About once a month, someone suggests that I put together an updated Teton Range backcountry skiing guidebook. Some big time publishers included. IMHO however, with Tom Turiano’s: Teton Skiing, A History and Guide and Select Peaks of Greater Yellowstone, as well as Jackson and Ortenburger’s: A Climbers Guide to the Teton Range, I feel like there are already enough text-based guidebooks to quench the thirst of any ski mountaineer. To put together a guidebook describing every bit of skiable terrain for the Tetons would be a very daunting and time consuming task.
That being said, it is nice to see some smaller projects emerging from some familiar and unfamiliar faces around Jackson Hole. The most recent is Conor Miller’s creation called, The Black Book. And considering my bros and I have nicknames, like “The Koran”, “The Bible” and “The New Testament”, for the other guidebooks, Conor’s choice of title needs little modifying, and with the help of former Alpinist editor, Christian Beckwith, Conor has put together quite a nice collection of photos depicting selected ski routes in the Teton’s.
So…is it a guidebook? I’d have to say…no…more of a picture book…for skiers. Though many of the ski lines are mentioned in the book, there is little in the way of descriptions of routes and terrain. However, Conor’s ability to capture the beauty of the Teton’s, especially from a skiers perspective, is more than worth the $32 to get one. Contact Conor at firstname.lastname@example.org for details and to order a copy.
Thor Peak’s Hidden Couloir…in the spotlight.
For those that aren’t familiar with Conor Miller, you’re probably not alone. Conor moved to Jackson after graduating from Colorado College in 2005, and did a stint working for Alpinist Magazine. Conor compares his style to that of photographers John Scurlock and Bradford Washburn. “By looking at their pictures and trying to articulate what makes them so powerful, I try my best to do similar tactics”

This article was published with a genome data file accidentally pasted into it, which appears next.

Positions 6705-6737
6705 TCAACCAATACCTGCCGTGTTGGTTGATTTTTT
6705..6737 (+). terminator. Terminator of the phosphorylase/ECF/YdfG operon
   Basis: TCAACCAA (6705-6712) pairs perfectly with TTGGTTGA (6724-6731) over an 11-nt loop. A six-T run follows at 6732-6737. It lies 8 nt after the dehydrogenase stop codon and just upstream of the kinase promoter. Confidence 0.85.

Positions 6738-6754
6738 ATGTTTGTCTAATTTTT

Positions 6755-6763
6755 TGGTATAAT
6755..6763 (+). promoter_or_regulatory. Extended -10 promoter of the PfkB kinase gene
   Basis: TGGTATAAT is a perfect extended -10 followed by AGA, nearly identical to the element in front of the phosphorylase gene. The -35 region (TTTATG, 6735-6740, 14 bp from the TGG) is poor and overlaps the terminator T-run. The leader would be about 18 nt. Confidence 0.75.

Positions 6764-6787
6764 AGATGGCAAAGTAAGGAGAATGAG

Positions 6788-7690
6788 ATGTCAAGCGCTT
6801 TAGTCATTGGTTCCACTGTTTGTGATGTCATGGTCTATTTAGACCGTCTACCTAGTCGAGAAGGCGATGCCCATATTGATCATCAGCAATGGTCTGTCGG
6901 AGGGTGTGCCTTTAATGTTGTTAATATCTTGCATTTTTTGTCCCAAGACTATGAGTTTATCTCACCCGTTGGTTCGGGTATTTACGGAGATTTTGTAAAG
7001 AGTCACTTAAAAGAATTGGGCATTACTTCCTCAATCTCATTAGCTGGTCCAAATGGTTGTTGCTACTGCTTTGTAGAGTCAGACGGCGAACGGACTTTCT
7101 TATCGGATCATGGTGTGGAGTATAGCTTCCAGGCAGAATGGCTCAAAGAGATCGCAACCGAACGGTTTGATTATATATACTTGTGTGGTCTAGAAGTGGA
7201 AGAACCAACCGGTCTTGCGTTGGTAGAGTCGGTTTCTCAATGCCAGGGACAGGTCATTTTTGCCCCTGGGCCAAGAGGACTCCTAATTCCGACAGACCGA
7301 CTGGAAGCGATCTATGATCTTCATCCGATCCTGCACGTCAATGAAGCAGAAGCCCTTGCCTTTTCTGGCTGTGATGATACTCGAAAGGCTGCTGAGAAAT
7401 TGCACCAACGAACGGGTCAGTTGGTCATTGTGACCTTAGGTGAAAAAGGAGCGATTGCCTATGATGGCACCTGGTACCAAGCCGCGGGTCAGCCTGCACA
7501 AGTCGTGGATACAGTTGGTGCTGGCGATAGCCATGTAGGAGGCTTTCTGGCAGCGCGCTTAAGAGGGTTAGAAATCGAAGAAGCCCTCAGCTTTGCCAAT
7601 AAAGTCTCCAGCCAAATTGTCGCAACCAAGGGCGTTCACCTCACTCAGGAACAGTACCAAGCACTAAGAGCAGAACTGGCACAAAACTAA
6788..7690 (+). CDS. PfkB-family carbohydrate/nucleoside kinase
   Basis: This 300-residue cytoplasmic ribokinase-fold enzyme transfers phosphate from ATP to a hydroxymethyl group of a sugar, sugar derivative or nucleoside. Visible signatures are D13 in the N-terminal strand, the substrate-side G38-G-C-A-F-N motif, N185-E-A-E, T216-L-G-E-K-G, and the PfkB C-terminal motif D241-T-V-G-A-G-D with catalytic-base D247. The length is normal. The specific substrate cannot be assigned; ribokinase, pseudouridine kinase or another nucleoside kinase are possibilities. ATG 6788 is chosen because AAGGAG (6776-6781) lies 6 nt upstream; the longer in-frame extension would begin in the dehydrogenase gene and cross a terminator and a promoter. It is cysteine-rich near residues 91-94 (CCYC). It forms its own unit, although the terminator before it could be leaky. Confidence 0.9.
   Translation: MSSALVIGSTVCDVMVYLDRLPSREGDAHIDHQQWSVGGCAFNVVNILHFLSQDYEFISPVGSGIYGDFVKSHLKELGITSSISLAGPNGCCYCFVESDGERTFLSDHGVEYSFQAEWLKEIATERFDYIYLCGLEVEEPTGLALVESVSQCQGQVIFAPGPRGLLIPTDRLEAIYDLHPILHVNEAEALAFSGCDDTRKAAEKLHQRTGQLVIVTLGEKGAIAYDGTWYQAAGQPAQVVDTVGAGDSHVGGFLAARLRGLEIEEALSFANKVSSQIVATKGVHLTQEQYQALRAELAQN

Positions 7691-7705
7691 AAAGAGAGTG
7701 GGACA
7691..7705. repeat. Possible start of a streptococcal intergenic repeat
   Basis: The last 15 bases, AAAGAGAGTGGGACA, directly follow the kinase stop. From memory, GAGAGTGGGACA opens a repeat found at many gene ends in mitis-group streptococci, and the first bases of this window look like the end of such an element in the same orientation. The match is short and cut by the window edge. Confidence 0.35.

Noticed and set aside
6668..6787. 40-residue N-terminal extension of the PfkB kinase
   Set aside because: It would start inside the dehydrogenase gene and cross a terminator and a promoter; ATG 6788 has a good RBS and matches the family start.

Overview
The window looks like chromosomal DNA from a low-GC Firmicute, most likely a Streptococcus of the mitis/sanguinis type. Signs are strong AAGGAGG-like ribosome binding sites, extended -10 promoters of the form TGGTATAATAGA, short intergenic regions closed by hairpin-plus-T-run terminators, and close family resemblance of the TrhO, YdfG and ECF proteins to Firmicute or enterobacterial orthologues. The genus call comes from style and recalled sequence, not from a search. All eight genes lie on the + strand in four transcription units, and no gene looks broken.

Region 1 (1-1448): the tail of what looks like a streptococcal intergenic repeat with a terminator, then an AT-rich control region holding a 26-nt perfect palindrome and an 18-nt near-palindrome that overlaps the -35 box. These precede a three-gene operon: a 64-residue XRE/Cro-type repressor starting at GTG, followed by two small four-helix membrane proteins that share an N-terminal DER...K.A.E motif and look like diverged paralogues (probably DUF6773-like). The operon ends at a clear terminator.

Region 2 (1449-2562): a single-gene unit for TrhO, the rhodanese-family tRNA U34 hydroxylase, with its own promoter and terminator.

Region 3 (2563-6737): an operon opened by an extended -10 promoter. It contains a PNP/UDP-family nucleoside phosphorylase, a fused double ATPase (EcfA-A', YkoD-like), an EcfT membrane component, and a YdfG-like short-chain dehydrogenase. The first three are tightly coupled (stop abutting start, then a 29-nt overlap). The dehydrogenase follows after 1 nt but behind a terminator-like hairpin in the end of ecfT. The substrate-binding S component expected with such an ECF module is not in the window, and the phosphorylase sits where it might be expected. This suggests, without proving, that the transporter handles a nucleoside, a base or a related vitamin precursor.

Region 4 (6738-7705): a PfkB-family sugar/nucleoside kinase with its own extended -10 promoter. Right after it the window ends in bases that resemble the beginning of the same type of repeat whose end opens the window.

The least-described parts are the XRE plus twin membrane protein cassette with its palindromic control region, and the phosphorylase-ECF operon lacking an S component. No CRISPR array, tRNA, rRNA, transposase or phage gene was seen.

Conor’s inspiration for the project was the lack of photos representing Grand Teton National Park in the Jackson Hole Ski Atlas. “It hardly covered the Park, the pictures were anything but inspiring, and it was expensive. I really wanted to see a better version for the Park, but there wasn’t one…surprisingly. So I bought a better camera, had a long list of lines (Amora Vida and Fallopian Tube were added due to some websites I had seen) written on a big piece of cardboard tacked to my wall, and started checking them off one-by-one.”
The Middle Teton it’s Dike Pinnacle. How many ski lines do you see?
The result is a very cool addition to the Teton skiing collection that any skier and/or mountain lover would enjoy. I know with winter slowly approaching, I’ve been glued to its pages when I’m not glue to the computer monitor. One thing to note is that the pictures in The Black Book were taken during one of the snowiest winter in the Teton’s, so the faces and couloirs are as filled in as ever. Also, some of the mountains in the book are closed to human travel for most the winter months, so be sure to know…before you go.
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